Will AI turn everyone into an entrepreneur – Financial Shenanigans #2
Thinking about AI and the future of work.
At the beginning of 2019, I wrote an article about AI and its impact on the future of work. My thoughts were based on several books and papers, as well as the in-depth research for the article itself.
I wanted to revisit some of that research as it played a role in my decision to opt-out from the existing labour framework and pursue my own path.
Back then, the subject of AI and jobs seemed less urgent. But the pandemic has forced the issue by rapidly accelerating the adoption of job-disrupting technologies. The nature of COVID-19 also clearly exposed the gaps in our society and, arguably, further entrenched them.
In 2019, I believed that the AI-driven changes to the job market, once underway, “might be too much for the social fabric of our society”. The current labour market stress has made it crystal clear that we don’t have the necessary societal, economic and political structures to excel in the new environment. And the main effects are yet to be felt.
The World Economic Forum coined the term “Industry 4.0” to describe the Fourth Industrial Revolution in 2016. It was meant to signify significant structural changes in the way we do things. Since then, many people have argued that we have seen this movie before. And that every time, we have successfully adapted to the changes. Historically, from the first industrial revolution through the digitisation of the late 20th-early 21st century, the impact on jobs has mostly been positive. New technologies eventually created more jobs than they eliminated. I find that this argument has serious flaws.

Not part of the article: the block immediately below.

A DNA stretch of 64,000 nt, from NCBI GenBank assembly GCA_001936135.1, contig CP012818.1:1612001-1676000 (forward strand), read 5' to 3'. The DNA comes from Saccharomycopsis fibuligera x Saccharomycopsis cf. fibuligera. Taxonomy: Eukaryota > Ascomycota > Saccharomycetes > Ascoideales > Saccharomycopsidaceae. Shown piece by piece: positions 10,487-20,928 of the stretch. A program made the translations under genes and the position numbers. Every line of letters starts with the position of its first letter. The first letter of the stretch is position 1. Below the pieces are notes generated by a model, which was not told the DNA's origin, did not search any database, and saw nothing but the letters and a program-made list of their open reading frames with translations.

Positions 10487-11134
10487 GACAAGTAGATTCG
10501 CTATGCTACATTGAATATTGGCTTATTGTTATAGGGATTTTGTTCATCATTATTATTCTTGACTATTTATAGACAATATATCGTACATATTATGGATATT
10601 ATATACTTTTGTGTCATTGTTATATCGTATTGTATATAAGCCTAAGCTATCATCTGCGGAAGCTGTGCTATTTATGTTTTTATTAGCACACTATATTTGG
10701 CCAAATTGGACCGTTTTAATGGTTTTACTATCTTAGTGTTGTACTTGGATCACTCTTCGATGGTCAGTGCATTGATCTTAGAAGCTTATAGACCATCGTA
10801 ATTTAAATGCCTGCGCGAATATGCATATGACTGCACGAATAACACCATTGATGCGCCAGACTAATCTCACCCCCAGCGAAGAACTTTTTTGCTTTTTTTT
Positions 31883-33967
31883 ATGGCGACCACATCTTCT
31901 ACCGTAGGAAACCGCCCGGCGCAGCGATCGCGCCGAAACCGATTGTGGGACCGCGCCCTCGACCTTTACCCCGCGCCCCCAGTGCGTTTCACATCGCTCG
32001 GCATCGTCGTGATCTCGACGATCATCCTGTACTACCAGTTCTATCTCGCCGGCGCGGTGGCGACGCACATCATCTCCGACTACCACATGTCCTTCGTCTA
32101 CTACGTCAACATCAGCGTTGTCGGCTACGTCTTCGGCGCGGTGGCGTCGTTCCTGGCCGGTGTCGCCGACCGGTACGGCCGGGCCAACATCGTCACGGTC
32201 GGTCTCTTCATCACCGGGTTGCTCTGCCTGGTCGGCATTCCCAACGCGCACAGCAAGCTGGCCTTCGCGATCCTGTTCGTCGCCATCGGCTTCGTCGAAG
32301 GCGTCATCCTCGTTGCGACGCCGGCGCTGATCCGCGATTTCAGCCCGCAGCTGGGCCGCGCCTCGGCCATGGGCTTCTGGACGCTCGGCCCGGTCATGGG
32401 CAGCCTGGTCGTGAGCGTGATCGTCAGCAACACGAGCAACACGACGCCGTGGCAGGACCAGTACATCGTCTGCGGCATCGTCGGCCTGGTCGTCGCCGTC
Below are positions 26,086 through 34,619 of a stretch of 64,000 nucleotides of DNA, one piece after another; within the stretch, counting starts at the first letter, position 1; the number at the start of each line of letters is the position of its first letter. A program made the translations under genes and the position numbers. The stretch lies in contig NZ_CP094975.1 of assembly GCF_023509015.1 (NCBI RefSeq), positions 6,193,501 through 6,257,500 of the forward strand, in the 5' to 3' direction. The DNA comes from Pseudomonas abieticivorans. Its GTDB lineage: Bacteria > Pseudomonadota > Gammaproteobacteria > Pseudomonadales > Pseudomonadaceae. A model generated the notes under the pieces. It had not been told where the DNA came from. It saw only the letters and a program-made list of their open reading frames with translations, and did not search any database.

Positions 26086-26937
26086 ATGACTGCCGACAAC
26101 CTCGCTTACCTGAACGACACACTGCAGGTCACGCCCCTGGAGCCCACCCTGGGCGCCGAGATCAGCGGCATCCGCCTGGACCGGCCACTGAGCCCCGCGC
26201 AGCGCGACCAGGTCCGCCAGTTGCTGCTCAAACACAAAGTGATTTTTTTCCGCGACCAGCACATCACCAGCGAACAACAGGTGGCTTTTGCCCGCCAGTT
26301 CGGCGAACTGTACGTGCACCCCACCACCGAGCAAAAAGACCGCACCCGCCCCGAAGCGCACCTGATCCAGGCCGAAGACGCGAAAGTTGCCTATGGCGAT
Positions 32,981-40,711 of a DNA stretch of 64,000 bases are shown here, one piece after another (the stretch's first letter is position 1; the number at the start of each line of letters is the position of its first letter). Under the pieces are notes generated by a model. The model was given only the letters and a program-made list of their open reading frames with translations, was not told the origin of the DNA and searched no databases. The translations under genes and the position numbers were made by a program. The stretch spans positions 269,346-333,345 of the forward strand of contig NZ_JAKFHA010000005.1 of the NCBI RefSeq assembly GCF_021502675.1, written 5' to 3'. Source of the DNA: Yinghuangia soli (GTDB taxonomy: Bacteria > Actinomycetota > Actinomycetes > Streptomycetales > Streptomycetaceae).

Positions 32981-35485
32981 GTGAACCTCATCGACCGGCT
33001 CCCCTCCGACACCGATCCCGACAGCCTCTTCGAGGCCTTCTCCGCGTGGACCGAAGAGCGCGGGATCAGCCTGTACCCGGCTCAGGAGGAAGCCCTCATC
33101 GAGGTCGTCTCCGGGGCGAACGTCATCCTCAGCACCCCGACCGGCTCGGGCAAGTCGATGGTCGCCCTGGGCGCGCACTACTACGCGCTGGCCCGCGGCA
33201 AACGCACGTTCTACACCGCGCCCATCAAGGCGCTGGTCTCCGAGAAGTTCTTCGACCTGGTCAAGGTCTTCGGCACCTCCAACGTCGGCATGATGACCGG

In my view, the current wave of technological disruption is different, for the following reasons:
Speed of change – simply put, the rate and the velocity of changes is much greater than before. Less time between major innovations and scientific breakthroughs. More significant impact and consequences of climate change. The list goes on. This is forcing precipitous changes in the way we live.
Funding ecosystem – also known as the “too much free money” problem, courtesy of the Central Banks around the world. That money is funding innovation at a magnitude not comparable to history. Not only that, but near-term profitability is no longer a criteria for securing funds.
Infrastructure required for adoption – it is much easier and cheaper to upgrade software than hardware. Take Tesla as an example. According to Musk, the hardware (i.e. the car) is already capable of supporting fully autonomous driving. What will get us all the way there is software updates. But you don’t need to ever buy a new car to participate in the upgrade cycle.
Economic cycles – the essence of this argument is that major adoption cycles coincide with recessions. Big businesses, in their aim to cut expenses, lay off a lot of people and pursue efficiency through automation and technology deployment. Those old jobs never come back. The COVID-19 cycle is no different.
Now back to how this affected my thinking on my own career path. First, not having a full-time job allows you to quickly pivot the strategic direction of your “career”. It simply is much easier to acquire new skills. Second, it forces you into a proactive vs reactive state of mind as there’s no longer a safety of a steady paycheck. And third, it puts you ahead of the curve. The nature of AI-driven changes will push more and more people into this location independent, on-demand, potentially entrepreneurial work environment. It’s nice to test it out before it becomes a necessity. In some way, this approach or mindset is comparable to being an agile start-up vs an established corporation. Although we clearly don’t know if this start-up will upend the existing industry or prove to be a futile attempt to change the status quo.
I understand that many might disagree with my hypothesis. But whether we agree or not, some contingency planning has never hurt anyone.
P.S. For those so inclined, you can read the full AI article here.